HM Revenue & Customs has published draft legislation which will change the way employees are taxed on their termination payments from April 2018

Background

Currently, as long as they are not being paid under a contractual pay in lieu of notice ("PILON") clause, employees may receive the first £30,000 of any termination payment free of income tax and national insurance contributions (NICs). Above this amount income tax, but not NICs, is payable.

Pathway to change

The government has been consulting on the tax status of termination payments since July 2015. In the Budget this year, it was announced that termination payments which are subject to income tax on any amount in excess of £30,000 would also be subject to employer NICs.

HM Revenue & Customs responded to the consultation on 10 August with the publication of draft legislation which is expected to apply from April 2018. Changes will be introduced in the Finance Bill 2017 and a future National Insurance Contributions Bill.

What changes are being made?

As published the draft legislation contains some significant changes to how both income tax and NICs Contributions apply to termination payments. The headlines are:

  • All PILONs will be treated as earnings and subject to income tax and NICs regardless of whether or not there is a PILON clause in the employee's contract of employment. Currently non-contractual PILON payments can be made free of tax and NICs.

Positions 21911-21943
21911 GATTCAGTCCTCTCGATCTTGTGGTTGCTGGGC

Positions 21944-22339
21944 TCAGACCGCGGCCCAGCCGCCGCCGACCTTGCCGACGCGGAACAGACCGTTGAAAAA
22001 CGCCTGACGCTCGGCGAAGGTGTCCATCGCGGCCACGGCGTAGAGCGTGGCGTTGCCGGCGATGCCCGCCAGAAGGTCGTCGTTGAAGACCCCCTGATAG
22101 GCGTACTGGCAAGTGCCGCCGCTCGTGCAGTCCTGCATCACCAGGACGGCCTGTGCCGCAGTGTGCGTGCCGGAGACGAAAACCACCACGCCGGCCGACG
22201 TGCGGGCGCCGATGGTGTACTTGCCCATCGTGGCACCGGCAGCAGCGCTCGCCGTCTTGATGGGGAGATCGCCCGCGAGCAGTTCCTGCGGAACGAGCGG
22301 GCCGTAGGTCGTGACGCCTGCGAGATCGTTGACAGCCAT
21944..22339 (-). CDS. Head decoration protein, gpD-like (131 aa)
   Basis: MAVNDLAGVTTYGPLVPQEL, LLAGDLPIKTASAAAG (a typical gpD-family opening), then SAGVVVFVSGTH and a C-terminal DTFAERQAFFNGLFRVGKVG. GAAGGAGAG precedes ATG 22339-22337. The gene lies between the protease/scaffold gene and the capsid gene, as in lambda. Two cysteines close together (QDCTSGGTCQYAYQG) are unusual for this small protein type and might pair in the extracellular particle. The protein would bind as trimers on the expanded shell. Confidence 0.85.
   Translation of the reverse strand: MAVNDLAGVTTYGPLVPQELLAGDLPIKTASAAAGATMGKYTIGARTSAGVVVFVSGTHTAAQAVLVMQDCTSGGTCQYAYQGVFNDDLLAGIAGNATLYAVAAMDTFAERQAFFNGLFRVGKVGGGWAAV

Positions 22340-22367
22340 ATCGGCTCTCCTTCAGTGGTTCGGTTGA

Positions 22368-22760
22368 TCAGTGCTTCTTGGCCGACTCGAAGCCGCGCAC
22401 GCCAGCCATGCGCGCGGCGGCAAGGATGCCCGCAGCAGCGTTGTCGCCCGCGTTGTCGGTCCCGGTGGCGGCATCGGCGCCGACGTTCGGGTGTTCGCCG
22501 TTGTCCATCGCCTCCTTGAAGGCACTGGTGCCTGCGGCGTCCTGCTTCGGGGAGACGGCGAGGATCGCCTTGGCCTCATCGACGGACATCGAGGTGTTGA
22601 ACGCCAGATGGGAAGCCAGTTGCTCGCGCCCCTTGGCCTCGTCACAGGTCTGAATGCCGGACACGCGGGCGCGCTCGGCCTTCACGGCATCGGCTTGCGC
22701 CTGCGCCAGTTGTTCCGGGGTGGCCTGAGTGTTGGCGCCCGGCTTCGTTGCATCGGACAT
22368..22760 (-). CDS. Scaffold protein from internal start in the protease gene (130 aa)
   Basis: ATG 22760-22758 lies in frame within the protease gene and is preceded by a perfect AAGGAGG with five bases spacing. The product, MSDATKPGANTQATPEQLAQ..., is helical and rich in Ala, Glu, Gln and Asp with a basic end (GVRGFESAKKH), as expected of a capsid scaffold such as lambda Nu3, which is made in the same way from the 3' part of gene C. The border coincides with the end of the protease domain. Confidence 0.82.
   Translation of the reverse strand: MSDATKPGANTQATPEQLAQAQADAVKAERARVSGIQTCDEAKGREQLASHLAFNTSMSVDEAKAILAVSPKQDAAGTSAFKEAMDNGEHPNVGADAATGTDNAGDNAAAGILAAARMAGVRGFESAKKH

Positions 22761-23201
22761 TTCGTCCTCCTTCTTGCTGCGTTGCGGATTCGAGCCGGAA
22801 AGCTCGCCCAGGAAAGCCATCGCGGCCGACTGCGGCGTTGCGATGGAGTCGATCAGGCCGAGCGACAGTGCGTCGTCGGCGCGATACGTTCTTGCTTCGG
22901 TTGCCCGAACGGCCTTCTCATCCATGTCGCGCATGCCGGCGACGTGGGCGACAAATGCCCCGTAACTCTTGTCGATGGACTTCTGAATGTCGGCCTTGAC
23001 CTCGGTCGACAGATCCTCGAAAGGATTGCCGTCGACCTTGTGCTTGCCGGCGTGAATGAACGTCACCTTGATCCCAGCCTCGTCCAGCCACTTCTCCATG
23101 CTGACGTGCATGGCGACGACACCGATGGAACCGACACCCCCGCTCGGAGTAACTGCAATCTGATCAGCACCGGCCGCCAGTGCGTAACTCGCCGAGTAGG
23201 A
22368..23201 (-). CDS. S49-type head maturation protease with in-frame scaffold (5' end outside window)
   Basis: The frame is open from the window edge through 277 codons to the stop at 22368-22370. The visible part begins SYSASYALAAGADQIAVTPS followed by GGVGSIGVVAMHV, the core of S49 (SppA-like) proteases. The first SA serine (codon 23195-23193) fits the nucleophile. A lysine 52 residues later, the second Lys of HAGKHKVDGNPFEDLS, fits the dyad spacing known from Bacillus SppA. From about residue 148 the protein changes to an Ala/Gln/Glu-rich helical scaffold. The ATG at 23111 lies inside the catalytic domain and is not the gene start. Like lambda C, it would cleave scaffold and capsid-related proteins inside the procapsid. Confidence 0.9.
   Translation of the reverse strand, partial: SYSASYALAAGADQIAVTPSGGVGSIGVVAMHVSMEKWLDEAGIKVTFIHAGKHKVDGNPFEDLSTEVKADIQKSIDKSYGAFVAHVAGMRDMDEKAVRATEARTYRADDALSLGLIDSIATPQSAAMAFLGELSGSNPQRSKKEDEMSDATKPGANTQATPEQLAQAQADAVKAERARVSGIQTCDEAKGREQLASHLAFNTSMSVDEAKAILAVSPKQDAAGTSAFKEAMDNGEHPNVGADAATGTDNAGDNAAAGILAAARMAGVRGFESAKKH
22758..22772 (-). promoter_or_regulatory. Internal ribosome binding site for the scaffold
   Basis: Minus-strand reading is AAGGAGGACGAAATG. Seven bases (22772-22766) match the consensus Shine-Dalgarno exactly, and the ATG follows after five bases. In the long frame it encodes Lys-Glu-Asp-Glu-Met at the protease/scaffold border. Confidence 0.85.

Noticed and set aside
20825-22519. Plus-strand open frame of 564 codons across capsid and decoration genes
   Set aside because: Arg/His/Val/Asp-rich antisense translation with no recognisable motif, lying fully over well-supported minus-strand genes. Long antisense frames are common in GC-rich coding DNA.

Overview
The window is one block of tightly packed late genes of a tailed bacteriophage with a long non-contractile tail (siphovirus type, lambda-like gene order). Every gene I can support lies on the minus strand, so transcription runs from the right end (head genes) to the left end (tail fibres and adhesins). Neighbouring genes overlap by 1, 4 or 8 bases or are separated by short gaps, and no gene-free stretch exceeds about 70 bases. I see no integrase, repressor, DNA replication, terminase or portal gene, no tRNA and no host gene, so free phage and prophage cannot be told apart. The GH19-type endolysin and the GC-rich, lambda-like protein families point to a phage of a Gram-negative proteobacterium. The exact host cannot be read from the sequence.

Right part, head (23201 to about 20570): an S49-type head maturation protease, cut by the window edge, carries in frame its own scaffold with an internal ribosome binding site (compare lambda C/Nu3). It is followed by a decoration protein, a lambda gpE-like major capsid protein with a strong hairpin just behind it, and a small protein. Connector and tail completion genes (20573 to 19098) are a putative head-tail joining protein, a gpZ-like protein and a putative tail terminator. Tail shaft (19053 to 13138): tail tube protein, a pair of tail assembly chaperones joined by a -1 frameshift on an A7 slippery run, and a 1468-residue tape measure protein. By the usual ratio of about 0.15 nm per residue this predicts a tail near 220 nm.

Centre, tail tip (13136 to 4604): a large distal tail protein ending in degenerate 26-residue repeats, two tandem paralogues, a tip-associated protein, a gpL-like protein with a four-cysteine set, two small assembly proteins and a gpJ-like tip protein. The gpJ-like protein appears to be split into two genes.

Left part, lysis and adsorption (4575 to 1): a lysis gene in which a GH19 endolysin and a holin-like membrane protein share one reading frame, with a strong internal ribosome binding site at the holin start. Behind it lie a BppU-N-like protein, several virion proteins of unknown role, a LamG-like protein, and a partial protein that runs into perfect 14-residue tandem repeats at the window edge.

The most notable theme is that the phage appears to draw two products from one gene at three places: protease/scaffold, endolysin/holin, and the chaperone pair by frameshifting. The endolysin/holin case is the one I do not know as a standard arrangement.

• Termination payments over £30,000 will be subject to employer (but not employee) NICs.
  • Payments apportioned to cover "injury to feelings" will be excluded from the general exemption for injury payments, except where they relate to a psychiatric injury or a recognised medical condition. This will remove the current conflict in case law we have on this issue.
  • The current tax exemption for employment outside the UK (the foreign service exemption) will be abolished, except in relation to seafarers.

What does this all mean?

Although these changes will certainly make terminating employment more expensive for employers, it does provide some welcome simplification in what has become a complex area. Some of the more complicated proposals which were included in the consultation, such as linking tax relief to length of service, have been rejected.

The good news for recipients of termination payments is that the first £30,000 of any payment they receive will continue to be exempt from income tax and that no part of any termination payment, whether over or under the £30,000 limit, will require the payment of employee NICs.

Employers may wish to bring forward planned terminations in order to benefit from the existing regime, which is expected to be in place until April 2018.